Once you select your layout (premade template), you can move the objects, change colors, add images and photos, add filters, change opacity…the best way to learn it is just to play around with all the settings! You can even upload your own images (like your book cover) to use in your graphic.

After you’re happy with your graphic, you can download the image in a variety of different formats. It may recommend a format to you based on the template you choose, but I usually download them as .jpg or .png, depending where I want to post them. Once it’s downloaded, you’re free to upload it wherever it’s needed!

The other tool that is useful for those just starting out is a stock photo site. There are thousands of photos you can find for free on sites like Pexels (which is very easy to navigate), which allows you to use the images on graphics without attribution. Again, I wouldn’t use free images for things like book covers, but for blog or social media graphics, they’re incredibly helpful!

Closing Thoughts

When it comes to creating or finding graphics for your blog, social media sites, sales, or books, it may seem like an overwhelming task, but hopefully you now see you have options…and those options are easy to use. Having tools to create graphics at your disposal can improve traffic to your website or social media profiles and can even help you make sales.

Whenever you need graphics, be sure to consider what you need them for, whether they need to be licensed, and if you feel confident in your designs. If you aren’t ready to make certain graphics, don’t be afraid to hire a professional. However, when you need graphics quickly or in abundance, sites like Canva provide premade layouts that are visually appealing and easy to manipulate and are easy to combine with stock photos from sites like Pexels.

Whichever way you decide to go, I hope this post has given you a place to start and the confidence to try your hand at graphic design. It’s an incredibly handy tool to have at your disposal and one of the easiest ways to make your posts more appealing and easy to share.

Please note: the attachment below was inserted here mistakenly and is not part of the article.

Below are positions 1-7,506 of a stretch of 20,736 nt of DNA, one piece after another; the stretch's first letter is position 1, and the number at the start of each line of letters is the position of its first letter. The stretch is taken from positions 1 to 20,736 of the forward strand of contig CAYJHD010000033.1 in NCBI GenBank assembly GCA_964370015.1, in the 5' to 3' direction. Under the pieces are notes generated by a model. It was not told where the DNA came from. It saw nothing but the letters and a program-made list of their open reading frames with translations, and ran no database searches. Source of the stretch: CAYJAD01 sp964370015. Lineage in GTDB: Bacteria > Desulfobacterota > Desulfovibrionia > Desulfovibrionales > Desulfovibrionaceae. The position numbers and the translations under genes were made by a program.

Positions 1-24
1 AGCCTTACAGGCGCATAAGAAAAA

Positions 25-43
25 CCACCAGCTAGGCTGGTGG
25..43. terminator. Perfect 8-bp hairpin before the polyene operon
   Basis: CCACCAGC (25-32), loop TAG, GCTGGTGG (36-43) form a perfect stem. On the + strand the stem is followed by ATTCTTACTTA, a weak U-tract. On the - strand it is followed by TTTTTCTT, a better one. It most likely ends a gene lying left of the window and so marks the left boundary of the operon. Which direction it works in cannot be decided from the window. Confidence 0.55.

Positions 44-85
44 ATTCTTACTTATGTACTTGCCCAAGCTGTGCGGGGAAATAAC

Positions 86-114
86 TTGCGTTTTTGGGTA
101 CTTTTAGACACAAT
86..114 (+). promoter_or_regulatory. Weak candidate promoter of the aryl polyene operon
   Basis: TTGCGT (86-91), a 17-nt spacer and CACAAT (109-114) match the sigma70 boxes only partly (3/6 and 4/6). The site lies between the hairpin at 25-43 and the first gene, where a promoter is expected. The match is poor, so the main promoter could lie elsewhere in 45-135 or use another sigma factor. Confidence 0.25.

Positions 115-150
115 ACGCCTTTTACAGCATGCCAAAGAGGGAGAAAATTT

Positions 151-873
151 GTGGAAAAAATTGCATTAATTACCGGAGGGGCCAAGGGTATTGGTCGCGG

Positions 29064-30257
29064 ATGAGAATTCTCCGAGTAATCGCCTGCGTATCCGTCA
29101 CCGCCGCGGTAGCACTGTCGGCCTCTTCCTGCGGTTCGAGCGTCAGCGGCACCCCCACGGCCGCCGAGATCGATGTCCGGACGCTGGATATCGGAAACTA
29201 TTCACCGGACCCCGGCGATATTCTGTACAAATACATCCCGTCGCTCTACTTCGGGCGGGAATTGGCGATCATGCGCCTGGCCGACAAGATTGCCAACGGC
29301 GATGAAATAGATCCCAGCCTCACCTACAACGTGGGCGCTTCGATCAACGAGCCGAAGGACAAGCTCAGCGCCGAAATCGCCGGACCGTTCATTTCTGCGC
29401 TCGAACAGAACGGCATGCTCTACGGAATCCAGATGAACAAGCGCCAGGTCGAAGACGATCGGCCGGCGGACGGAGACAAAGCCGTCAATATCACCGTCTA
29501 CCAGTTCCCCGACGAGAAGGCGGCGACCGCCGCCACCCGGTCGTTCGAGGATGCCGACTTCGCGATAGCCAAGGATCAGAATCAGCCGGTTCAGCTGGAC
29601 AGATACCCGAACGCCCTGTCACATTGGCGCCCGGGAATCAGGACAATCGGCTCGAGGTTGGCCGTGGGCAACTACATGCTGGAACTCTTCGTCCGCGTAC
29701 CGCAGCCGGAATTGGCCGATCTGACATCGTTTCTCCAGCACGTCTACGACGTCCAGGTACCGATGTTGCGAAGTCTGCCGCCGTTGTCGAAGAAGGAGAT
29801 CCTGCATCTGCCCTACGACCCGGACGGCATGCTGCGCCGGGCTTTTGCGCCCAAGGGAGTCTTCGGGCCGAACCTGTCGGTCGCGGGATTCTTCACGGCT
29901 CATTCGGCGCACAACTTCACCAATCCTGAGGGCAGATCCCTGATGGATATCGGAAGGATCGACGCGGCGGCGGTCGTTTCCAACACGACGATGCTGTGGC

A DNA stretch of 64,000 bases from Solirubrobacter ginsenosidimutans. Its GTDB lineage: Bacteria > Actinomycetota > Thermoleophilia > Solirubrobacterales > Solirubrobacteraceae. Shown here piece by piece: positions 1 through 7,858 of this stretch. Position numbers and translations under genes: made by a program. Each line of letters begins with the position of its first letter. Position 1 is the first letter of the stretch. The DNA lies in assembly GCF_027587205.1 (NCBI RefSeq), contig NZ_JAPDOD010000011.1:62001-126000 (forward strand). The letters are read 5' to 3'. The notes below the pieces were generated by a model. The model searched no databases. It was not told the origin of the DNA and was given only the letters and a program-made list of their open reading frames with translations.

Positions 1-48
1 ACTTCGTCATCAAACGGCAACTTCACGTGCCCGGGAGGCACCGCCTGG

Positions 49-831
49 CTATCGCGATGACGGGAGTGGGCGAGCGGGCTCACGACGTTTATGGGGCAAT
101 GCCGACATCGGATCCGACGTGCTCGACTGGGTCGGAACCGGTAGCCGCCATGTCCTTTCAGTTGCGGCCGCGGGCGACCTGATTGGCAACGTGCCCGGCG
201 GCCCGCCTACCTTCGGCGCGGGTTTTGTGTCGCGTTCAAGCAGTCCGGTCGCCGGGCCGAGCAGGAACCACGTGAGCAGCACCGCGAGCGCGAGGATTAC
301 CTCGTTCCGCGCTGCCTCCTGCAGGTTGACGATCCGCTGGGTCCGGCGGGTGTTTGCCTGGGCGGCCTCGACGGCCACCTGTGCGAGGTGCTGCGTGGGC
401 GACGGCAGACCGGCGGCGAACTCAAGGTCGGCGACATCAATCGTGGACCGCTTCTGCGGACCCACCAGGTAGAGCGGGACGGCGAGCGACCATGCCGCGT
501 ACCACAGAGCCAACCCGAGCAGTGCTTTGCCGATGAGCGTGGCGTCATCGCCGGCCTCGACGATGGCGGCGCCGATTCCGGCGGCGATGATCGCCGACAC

Now go forth and create!

Author photo 400x400

About the Author

Selina is a biologist-by-day, writer-by-night native of Pennsylvania. She lives with her husband, dog, and two cats and spends her time writing, reading, creating art, and dreaming about fictional worlds. She loves to write strong women and fantasy worlds, and she believes that stories connect us all. Besides writing and sciencing, Selina also runs an author support business, Paper Cranes, LLC, that provides editing, consulting, and mapmaking services to authors, writers, and students.

Follow Selina around the interwebs:




This Cursed Flame_Cover

You can find her book This Cursed Flame on Amazon and at other retailers!

Sometimes we put ourselves in the bottle… 

Six years ago, Janan was transformed into a genie by an evil djinn, ripping her away from her home, her life, and her humanity. She has been on the run from him ever since. Worlds away, high school honors student Laurelin just wants to get into the chemistry program of her dreams. 

When Laurelin discovers a crystal bottle that sucks her into the djinn realm, the girls find themselves working together to escape Janan’s creator and get Laurelin back home. But war is brewing in the djinn realm-a rebellion led by the same evil djinn they’ve been trying to escape. And he is determined to rule both the djinn and the human realms. As his creation, Janan is the one person standing in his way. 

But to stop him, Janan must learn to overcome the fears he instilled in her and embrace her own dark magic while Laurelin must accept that some things are more important than an A+. Now, they will have to trust each other, and themselves, to stop the encroaching evil. Otherwise, both the human and djinn realms will fall to the tide of death and dark magic this war will unleash.

~ jenelle



Thank you, Jenelle, for inviting Selina to your blog to share this information! I will be returning to this to study and put it to use! :)


I’m so glad you’re finding it helpful! That has been my sincere hope… to have a myriad of helpful articles available to writers this summer.

Sarah Pennington

Thanks for sharing! I would like to add: another great free stock photo site is Their photos aren’t as consistent in quality as Pexels, but you’re also a little less likely to end up with really weird pictures — plus, you can find stuff like vector graphics, which is always helpful.


I agree! I use pixabay pretty heavily, but I know that when it comes to commercial licensing, theirs isn’t the best on their pics that have people in them. (I’m not sure what isn’t good about it, just that I’ve seen multiple people caution others on using images with people from Pixabay for something like a book cover… but then, I recommend that most people pay for someone to design them a professional looking cover…) :)